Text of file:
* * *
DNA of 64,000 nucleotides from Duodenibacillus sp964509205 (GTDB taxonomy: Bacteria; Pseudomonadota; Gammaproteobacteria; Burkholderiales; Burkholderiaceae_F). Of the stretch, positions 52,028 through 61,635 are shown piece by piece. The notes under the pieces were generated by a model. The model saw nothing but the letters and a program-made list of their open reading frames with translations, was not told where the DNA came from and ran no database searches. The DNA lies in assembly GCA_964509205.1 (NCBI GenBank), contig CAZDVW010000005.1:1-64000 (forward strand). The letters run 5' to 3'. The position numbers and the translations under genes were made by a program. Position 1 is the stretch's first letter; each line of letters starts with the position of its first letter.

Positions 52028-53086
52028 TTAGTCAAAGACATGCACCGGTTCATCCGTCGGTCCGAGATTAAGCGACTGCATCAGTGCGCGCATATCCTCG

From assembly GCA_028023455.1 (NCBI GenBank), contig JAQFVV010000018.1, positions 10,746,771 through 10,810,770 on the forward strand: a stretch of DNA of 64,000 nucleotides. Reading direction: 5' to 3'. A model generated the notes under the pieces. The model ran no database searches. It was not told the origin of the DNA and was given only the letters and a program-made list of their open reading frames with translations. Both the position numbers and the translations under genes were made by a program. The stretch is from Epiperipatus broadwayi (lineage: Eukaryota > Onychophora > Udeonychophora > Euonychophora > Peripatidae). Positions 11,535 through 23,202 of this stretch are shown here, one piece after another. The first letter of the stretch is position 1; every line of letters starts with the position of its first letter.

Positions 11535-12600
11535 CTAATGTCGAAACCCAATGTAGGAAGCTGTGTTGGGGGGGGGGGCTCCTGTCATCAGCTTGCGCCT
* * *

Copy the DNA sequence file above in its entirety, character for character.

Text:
DNA of 64,000 nucleotides from Duodenibacillus sp964509205 (GTDB taxonomy: Bacteria; Pseudomonadota; Gammaproteobacteria; Burkholderiales; Burkholderiaceae_F). Of the stretch, positions 52,028 through 61,635 are shown piece by piece. The notes under the pieces were generated by a model. The model saw nothing but the letters and a program-made list of their open reading frames with translations, was not told where the DNA came from and ran no database searches. The DNA lies in assembly GCA_964509205.1 (NCBI GenBank), contig CAZDVW010000005.1:1-64000 (forward strand). The letters run 5' to 3'. The position numbers and the translations under genes were made by a program. Position 1 is the stretch's first letter; each line of letters starts with the position of its first letter.

Positions 52028-53086
52028 TTAGTCAAAGACATGCACCGGTTCATCCGTCGGTCCGAGATTAAGCGACTGCATCAGTGCGCGCATATCCTCG

From assembly GCA_028023455.1 (NCBI GenBank), contig JAQFVV010000018.1, positions 10,746,771 through 10,810,770 on the forward strand: a stretch of DNA of 64,000 nucleotides. Reading direction: 5' to 3'. A model generated the notes under the pieces. The model ran no database searches. It was not told the origin of the DNA and was given only the letters and a program-made list of their open reading frames with translations. Both the position numbers and the translations under genes were made by a program. The stretch is from Epiperipatus broadwayi (lineage: Eukaryota > Onychophora > Udeonychophora > Euonychophora > Peripatidae). Positions 11,535 through 23,202 of this stretch are shown here, one piece after another. The first letter of the stretch is position 1; every line of letters starts with the position of its first letter.

Positions 11535-12600
11535 CTAATGTCGAAACCCAATGTAGGAAGCTGTGTTGGGGGGGGGGGCTCCTGTCATCAGCTTGCGCCT